5 Signs of a Blown Head Gasket

A head gasket still attached to the vehicle.

If you've begun to suspect that you have a blown head gasket on your hands, you're probably wondering how to go about confirming it. You'll be pleased to know that detecting a blown head gasket can be a fairly simple undertaking, even for those who aren’t automotive experts. You just need to know what signs to look for. So if you're interested in diagnosing your vehicle for this problem, read on to learn everything you'll need to look for.

1. Contaminated Oil

One surefire sign of a blown head gasket is contaminated oil, which is a direct result of a head gasket that has sprung a leak. To check for this problem, carefully inspect your vehicle's oil cap. If you find a milk-like ring around the cap, your oil has been contaminated. This ring indicates that your coolant has been mixed with your oil. When faced with contaminated oil, you will need to promptly replace your head gasket and have your vehicle's oil changed.

2. Faulty Exhaust

Your vehicle's exhaust system can provide you with several indications of a blown head gasket. First off, water leaking from your car's exhaust pipe is a fairly straightforward sign of a blown gasket. Also, if there is a distinctly sweet smell emanating from your vehicle's exhaust or if you notice white smoke coming out of your car's tailpipe, you're most likely dealing with the same cause. Upon noticing any of these signs, promptly replace your head gasket and the problems should be fixed.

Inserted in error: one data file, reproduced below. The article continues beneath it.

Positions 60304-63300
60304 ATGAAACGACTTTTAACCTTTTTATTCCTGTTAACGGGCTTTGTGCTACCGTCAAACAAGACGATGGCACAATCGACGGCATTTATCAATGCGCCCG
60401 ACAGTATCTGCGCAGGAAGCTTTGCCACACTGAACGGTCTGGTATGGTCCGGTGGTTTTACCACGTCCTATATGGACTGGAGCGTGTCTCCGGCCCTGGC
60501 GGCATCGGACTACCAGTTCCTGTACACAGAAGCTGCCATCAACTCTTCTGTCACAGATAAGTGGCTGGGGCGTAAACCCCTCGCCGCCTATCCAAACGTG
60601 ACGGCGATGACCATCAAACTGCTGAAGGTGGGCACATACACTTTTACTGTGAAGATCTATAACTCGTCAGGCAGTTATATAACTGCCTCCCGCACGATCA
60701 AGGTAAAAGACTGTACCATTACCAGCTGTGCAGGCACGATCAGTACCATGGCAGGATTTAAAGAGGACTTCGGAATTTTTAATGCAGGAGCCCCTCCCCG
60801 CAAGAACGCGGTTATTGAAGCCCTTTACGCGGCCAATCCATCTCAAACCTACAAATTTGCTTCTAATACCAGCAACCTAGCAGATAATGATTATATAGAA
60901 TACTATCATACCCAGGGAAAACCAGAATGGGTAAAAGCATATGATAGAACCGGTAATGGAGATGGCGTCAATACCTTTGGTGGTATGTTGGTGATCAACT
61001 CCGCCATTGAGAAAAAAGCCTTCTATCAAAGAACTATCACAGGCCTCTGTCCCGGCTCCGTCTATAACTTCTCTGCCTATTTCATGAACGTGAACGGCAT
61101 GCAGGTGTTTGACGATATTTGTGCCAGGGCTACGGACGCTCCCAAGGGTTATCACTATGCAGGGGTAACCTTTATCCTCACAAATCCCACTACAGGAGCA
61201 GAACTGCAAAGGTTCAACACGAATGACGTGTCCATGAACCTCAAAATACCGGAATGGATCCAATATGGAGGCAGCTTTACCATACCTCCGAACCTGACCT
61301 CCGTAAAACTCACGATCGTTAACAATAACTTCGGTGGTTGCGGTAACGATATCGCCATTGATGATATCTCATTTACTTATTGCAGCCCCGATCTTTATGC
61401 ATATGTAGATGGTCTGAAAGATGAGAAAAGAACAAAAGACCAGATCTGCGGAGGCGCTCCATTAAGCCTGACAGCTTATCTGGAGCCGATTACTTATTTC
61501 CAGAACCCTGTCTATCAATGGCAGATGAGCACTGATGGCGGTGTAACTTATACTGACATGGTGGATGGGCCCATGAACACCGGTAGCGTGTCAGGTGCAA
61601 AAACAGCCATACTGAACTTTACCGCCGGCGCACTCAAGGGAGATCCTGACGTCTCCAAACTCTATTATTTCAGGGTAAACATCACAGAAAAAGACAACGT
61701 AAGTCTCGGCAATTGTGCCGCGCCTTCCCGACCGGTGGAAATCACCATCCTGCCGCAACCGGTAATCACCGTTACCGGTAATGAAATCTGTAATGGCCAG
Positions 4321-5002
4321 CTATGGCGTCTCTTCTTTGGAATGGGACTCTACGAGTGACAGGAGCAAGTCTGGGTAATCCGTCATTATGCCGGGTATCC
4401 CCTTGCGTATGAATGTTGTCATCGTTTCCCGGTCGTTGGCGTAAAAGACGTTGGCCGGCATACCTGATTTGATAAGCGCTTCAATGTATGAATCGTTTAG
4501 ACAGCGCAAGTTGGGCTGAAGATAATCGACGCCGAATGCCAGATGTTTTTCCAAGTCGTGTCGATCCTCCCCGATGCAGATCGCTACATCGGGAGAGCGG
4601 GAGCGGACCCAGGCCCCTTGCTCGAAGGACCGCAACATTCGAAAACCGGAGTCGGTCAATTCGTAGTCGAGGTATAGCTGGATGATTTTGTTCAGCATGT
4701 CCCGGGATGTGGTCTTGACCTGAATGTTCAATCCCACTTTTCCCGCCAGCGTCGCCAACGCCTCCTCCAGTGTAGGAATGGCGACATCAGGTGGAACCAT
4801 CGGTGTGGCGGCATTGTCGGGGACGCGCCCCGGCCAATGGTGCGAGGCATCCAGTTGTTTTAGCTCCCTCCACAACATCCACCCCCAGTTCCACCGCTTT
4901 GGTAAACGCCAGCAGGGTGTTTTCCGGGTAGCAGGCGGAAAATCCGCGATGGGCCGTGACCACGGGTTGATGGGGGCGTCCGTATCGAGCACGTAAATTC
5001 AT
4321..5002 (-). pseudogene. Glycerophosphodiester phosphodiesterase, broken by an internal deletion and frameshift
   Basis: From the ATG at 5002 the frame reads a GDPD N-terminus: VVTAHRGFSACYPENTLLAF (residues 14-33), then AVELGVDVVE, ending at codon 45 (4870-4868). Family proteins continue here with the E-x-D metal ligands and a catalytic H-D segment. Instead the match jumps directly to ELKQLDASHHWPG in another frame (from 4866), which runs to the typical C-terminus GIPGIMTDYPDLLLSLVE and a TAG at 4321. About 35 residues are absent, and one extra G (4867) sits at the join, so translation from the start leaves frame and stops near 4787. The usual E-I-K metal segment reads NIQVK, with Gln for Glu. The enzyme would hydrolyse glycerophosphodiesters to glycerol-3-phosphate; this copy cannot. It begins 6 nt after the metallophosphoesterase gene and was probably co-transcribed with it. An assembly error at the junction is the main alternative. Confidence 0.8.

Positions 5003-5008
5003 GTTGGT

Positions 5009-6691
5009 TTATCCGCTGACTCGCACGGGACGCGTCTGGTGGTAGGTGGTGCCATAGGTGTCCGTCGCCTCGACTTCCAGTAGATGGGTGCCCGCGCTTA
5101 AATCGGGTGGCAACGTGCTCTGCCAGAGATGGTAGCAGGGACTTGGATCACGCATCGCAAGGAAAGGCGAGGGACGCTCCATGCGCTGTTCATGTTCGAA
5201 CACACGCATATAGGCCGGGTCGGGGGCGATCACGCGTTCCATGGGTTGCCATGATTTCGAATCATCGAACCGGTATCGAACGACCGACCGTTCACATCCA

3. Radiator Problems

If your head gasket has sprung a leak, air bubbles are liable to find their way into your radiator. In order to confirm the presence of air bubbles, carefully remove your radiator cap; then, give your vehicle's engine ample time to warm up. Next, proceed to rev your engine several times. If air bubbles emerge, you will know what to do.

4. Tinted Spark Plugs

Tinted spark plugs are a solid indication of a problem for cars in which green coolant is used. If you find a greenish hue on your vehicle's spark plugs, your head gasket is the most likely cause. Additionally, if you notice coolant spraying out of your spark plugs' holes, replace your head gasket immediately.

5. Engine Problems

If your vehicle's engine has been slow or unresponsive, you may be dealing with a blown gasket. Your engine will experience a loss of compression should your head gasket incur any damage, potentially causing it to overheat. If your vehicle exhibits these symptoms, be sure to address the problem promptly, as overheated engines can present major safety hazards.